San Bruno, California

Little Italy

Looklyloo Score: 83

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Families/Young Professionals/DINKs

San Bruno’s downtown district is not a classic suburban/town “downtown” with a grassy square and community events happening every Saturday. Instead it centers around the commercial district between Huntington Ave and El Camino Real. As noted in the lifestyle section it’s filled with cool restaurants, boutique shops, a Hookah Lounge and even a 105-year old casino, Artichoke Joe’s. There are plenty of apartment and condo options in the neighborhood, along with some single-family homes, but it’s truly ideal for young professionals or couples who want to be right on the BART and Caltrain station lines for commuting to work or play and have a few options for nights out when you want to stay local.

Portola Highlands


Portola Highlands is a small, secluded neighborhood in San Bruno’s western hills that is much beloved by locals who appreciate how the homes often back up to the protected open spaces on the hills. The area has one street entrance via Sneath Lane that circles the neighborhood and gives it a private vibe, particularly when combined with the elevated position of the homes.

The homes in Portola Highlands were mostly built in the 1960’s, which means they are larger than those on the flats of San Bruno (typically 2,000 sq ft+), and they also sit on bigger lots, meaning the kiddos have more room to play, and you have more room to breathe the fresh mountain-ish air. Another bonus for locals – the highest rated district school, Portola Elementary, is right in the neighborhood.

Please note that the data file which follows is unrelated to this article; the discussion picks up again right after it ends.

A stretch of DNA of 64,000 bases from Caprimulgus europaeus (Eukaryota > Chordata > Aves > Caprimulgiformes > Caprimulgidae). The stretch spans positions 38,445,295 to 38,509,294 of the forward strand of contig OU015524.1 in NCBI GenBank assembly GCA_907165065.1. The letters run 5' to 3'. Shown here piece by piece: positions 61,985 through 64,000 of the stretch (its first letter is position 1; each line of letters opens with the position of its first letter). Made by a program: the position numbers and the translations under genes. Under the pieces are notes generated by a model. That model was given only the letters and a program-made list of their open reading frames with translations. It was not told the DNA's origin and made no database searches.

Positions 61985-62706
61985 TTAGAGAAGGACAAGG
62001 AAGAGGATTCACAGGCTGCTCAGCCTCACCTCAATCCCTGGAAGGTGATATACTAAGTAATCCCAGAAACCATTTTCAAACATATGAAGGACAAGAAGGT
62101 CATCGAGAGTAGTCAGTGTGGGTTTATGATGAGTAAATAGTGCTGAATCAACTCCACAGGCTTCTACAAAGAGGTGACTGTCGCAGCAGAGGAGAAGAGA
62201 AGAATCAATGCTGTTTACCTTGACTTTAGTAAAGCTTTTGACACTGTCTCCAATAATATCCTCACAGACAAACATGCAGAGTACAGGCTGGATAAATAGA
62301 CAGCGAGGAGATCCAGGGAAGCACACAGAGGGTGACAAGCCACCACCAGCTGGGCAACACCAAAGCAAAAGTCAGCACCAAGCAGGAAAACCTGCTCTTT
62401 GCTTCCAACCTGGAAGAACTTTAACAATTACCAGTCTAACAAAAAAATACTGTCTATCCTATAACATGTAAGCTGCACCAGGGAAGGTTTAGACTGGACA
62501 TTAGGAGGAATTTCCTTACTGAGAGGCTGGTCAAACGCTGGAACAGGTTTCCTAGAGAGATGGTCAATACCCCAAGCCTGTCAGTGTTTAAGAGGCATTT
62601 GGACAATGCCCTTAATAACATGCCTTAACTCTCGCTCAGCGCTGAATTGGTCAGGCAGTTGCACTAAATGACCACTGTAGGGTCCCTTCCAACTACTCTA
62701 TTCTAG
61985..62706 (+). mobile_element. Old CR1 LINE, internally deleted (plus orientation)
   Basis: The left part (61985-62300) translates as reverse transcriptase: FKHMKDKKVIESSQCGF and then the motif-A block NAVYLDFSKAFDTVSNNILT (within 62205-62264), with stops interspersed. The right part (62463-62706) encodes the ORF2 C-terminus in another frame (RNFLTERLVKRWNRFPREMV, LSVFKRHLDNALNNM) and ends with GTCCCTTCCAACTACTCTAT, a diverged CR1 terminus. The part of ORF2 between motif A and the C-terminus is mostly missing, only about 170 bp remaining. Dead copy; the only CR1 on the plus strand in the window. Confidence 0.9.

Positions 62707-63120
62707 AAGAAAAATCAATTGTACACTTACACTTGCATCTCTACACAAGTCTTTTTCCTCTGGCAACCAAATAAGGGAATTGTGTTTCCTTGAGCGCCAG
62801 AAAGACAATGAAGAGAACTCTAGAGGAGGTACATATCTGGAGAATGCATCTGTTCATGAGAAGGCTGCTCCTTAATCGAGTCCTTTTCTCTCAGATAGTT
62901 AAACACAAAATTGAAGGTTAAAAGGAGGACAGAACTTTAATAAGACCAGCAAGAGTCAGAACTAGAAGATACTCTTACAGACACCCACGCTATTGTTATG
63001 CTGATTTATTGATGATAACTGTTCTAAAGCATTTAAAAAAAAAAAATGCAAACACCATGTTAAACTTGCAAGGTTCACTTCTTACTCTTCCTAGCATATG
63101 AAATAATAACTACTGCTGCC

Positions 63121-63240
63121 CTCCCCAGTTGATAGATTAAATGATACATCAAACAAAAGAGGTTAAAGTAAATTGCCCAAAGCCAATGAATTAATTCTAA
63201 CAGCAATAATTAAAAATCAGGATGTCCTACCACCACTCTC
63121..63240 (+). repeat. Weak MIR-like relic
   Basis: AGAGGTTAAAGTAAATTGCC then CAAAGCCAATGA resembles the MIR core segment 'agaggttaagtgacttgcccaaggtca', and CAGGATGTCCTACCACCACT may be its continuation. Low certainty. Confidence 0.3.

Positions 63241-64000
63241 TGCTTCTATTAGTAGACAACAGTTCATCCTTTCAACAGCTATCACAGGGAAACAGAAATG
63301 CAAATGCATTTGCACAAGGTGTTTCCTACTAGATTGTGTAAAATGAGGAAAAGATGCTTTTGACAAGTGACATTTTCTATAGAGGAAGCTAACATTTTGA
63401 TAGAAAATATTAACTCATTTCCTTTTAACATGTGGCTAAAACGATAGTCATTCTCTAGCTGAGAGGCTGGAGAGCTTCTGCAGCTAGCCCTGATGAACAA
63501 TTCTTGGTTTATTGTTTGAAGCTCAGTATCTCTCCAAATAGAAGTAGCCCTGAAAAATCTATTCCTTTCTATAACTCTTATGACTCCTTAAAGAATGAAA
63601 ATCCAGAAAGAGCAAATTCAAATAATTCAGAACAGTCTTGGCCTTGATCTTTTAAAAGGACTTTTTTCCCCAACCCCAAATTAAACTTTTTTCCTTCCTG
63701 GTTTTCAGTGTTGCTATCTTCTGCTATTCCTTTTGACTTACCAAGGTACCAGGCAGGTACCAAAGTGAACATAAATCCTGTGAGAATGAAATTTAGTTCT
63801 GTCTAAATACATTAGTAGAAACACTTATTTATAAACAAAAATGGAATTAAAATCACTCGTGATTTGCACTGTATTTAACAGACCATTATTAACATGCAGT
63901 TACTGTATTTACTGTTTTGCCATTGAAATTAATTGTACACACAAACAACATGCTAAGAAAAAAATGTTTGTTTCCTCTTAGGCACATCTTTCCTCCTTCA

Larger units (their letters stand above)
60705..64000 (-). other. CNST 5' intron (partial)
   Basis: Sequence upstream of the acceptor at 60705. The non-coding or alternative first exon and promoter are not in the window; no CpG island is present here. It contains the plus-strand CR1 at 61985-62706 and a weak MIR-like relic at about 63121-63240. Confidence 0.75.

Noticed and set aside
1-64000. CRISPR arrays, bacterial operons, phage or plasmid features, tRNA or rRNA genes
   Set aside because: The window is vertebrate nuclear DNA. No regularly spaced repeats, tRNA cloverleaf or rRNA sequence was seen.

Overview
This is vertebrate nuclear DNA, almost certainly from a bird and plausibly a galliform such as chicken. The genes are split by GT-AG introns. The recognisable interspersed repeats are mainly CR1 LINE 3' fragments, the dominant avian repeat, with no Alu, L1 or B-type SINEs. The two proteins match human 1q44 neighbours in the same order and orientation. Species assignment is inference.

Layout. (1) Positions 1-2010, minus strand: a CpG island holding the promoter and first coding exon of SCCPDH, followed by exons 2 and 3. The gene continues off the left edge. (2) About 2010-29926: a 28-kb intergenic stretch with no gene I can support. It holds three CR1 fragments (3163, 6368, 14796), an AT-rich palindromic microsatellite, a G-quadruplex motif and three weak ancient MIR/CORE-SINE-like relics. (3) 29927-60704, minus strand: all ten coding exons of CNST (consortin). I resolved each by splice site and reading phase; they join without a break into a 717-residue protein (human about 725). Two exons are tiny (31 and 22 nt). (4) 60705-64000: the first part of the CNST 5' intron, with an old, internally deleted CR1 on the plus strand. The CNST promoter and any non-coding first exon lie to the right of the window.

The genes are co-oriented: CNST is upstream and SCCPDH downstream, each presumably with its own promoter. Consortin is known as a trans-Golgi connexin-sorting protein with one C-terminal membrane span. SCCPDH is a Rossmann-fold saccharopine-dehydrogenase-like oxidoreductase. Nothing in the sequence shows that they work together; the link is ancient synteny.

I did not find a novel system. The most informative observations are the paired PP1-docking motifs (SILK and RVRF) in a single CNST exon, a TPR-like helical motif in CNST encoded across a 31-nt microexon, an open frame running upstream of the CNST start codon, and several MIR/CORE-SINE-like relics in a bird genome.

Mills Park


Mills Park is one of San Bruno’s first neighborhoods. Built for the most part at the end of WWII it is known for modest, one-story homes that were intended as starter homes for returning GI’s and other middle class couples and families looking to escape the city. Since then many have been bought and expanded on the typically 5,000 sq ft lots.

Locals appreciate Mills Park for its proximity to downtown, which it borders to the east, and the 280 freeway, which it borders to the west. The blocks here wind along nice curving, quiet streets so even though you’re a walk to the restaurants and shops of downtown, you also get a nice quiet, suburban feel. Grundy Park is smack dab in the middle of the neighborhood so the kiddos have a great big open grass area to run around, along with a nice playground and picnic areas for the whole family.

Huntington Park


Huntington Park is one of San Bruno’s first “suburban” neighborhoods, with homes built just prior and just after WWII. It is the most southern of the San Bruno neighborhoods and that is a huge plus if you’re looking to avoid some of the fog you get in the more northern and western areas. Don’t underestimate the importance of micro-climates along the coast of Northern California!

Another huge bonus to Huntington Park is the presence of the city’s most beloved green spaces, San Bruno Park and Junipero Serra County Park. No other neighborhood offers as much green space within walking distance. With that you also get a short walk to the El Camino commercial district and Parkside, San Bruno’s only public middle school, is in the neighborhood.



Crestmoor is on the western edge of San Bruno and much beloved for how it runs alongside the base of the Santa Cruz Mountains and a walk from San Andreas Lake reservoir. If you’re looking for a suburban neighborhood that gives you direct access to some of the most beautiful land in the country then put Crestmoor on your list. In addition to the mountains you also have Buckeye and Crestmoor Canyon Parks in the neighborhood so you really can’t do better for an outdoor lifestyle than Crestmoor. Crestmoor Canyon/Crestmoor Canyon Park are in particular pretty amazing, with over 76 acres of wooded hiking trails and play spaces for families.